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A 38-year-old woman visited a breast clinic with a history of lumpectomy in the left breast. Mammography prior to lumpectomy showed Breast Imaging Reporting and Database System (BI-RADS) 4b lesion in the upper outer quadrant of the left breast measuring 5.5×3.5×3 cm. Before proceeding with a definitive therapy, the paraffin blocks were reviewed. Histopathological examination showed solid tumour nodules separated by fibrovascular cores with the periphery of tumour showing ragged contours in a desmoplastic stroma imparting a jig-saw pattern occupying 70% of the tissue. The cells were bland looking with low-grade atypia (figure 1A–C). The adjacent area showed tumour cells arranged as clusters and tubules (figure 1D) as well as cords and single-file pattern (figure 1E) (10% each) and foci of lobular carcinoma in situ (LCIS) (5%). P63 immunostain was negative at the periphery of the tumour nodules, confirming a diagnosis of solid papillary carcinoma (SPC) and invasive breast carcinoma of no special type (IBC-NST) (figure 1F,G). E-cadherin was retained in the invasive solid papillary component and NST while lost in the invasive lobular component (ILC) (figure 1H,I). No extracellular mucin was seen. Chromogranin was negative. Ancillary studies showed a luminal type A phenotype with ER, PgR positivity and negative HER2. Ki-67 labelling index was 10%. A final diagnosis of an invasive SPC (70%) with conventional IBC-NST type (10%) and ILC (10%) was rendered. The invasive component had Nottingham histological grade 2 (glandular (acinar)/tubular differentiation: score 2, nuclear pleomorphism: score 2, mitotic rate: score 2 (6/10 High power field (hpf); Filed Diameter (FD): 0.5 mm)). The patient underwent breast conservative surgery (BCS) with axillary dissection at our institute as the margins of the previous surgery were positive. Axillary lymph node dissection was done as per institute protocol since clinically few lymph nodes were enlarged and as there was a dominant invasive component. Residual tumour nodules of SPC were identified along with LCIS. Metastatic carcinoma was identified in 2 out of 21 lymph nodes which showed solid deposit with focal ductal differentiation (pathological stage pT3N1).
SPC was first reported by Maluf and Koerner in 1995.1 It is a rare breast carcinoma usually reported in postmenopausal women accounting for <1% of all breast cancers. It has an excellent prognosis with less propensity for lymph node metastasis, local recurrence and distant metastasis, and thus, wide local excision or BCS with or without axillary dissection and adjuvant treatment is the preferred treatment. SPC can coexist with other invasive carcinomas like colloid carcinoma, tubular carcinoma, lobular carcinoma and the conventional type and thereby changing the treatment from a conservative to more aggressive approach. This 3-in-1 combination has been described in literature by Nassar et al in 2006 and Tan et al in 2016.2 3 The present case underscores the multifaceted nature of SPC and significance of sampling of tumour with judicious application of immunohistochemistry.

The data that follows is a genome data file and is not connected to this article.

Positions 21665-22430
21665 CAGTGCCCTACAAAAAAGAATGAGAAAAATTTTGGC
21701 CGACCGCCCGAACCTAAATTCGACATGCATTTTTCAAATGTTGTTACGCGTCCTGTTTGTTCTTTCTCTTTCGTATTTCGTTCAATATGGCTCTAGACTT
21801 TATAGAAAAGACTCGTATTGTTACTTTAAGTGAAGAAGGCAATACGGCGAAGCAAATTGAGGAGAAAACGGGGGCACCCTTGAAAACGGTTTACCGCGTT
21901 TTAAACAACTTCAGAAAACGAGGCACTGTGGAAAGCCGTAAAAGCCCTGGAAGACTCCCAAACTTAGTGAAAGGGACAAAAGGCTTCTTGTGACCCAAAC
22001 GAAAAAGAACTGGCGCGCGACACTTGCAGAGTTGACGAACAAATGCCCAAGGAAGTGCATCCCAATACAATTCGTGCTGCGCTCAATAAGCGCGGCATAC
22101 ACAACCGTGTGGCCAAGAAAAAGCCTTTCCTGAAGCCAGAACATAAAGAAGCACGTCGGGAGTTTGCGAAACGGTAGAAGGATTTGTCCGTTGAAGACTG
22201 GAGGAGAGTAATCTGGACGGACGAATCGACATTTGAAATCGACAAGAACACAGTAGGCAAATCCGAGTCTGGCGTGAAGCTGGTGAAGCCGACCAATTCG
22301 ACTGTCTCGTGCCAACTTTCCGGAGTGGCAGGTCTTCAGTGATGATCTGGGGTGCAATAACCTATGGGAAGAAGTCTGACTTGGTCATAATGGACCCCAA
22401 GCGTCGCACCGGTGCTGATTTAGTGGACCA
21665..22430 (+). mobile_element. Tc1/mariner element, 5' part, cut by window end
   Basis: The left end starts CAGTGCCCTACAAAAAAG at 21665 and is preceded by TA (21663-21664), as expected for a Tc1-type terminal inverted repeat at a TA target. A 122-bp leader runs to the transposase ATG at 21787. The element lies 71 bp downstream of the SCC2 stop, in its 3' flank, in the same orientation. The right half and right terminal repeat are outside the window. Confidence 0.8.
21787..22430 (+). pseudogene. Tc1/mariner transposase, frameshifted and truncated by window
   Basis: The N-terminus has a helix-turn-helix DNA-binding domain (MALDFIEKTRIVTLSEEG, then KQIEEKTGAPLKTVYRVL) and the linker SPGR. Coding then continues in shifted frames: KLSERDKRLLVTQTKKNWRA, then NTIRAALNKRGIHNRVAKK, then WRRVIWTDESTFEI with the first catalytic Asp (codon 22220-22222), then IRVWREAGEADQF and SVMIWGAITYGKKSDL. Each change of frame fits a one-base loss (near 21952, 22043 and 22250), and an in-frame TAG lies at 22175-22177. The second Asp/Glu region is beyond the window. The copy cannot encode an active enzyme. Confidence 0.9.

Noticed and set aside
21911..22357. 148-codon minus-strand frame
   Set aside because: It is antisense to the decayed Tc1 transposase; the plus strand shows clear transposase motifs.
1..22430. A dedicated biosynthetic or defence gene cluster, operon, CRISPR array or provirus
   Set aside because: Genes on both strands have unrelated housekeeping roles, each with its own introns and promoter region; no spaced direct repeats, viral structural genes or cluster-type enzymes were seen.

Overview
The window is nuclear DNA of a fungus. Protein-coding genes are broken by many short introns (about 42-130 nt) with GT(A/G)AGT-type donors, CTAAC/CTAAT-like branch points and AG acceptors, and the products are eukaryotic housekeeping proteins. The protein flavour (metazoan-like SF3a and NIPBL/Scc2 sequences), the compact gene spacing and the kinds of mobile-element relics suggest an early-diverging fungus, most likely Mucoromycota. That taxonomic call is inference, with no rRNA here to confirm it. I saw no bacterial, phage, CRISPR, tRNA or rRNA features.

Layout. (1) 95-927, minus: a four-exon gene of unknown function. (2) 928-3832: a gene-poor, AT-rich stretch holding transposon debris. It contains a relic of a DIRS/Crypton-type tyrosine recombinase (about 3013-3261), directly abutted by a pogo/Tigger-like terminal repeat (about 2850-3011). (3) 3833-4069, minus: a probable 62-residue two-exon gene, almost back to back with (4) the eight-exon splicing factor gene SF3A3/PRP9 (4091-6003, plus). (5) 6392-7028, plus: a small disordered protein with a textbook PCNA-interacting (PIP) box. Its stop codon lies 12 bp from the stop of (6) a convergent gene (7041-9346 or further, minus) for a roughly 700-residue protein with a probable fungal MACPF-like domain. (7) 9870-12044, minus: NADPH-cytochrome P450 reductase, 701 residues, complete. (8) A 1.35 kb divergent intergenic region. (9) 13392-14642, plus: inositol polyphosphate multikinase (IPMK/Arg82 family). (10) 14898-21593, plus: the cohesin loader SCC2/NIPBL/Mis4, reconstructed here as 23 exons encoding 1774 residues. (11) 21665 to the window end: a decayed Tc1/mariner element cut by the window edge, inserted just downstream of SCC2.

Sacrifice of one’s own organ due to cancer is traumatizing, but being aware of benefits of surgery, correct diagnosis and a structured treatment is what brings quality of life back.
Solid papillary carcinoma can have other coexisting invasive carcinoma like lobular and no special type.
Treatment modality and the prognosis of these solid papillary carcinoma vary and thus must be determined based on the other invasive components.
The specimen should be grossed thoroughly and individual component should be identified with the help of immunohistochemistry.
Contributors All the authors were involved in conception, design and approval of the work. RS and BT were involved in design, data collection and drafting. BT, PE and JRV were involved in data analysis and approval.
Funding The authors have not declared a specific grant for this research from any funding agency in the public, commercial or not-for-profit sectors.
Competing interests None declared.
Provenance and peer review Not commissioned; externally peer reviewed.
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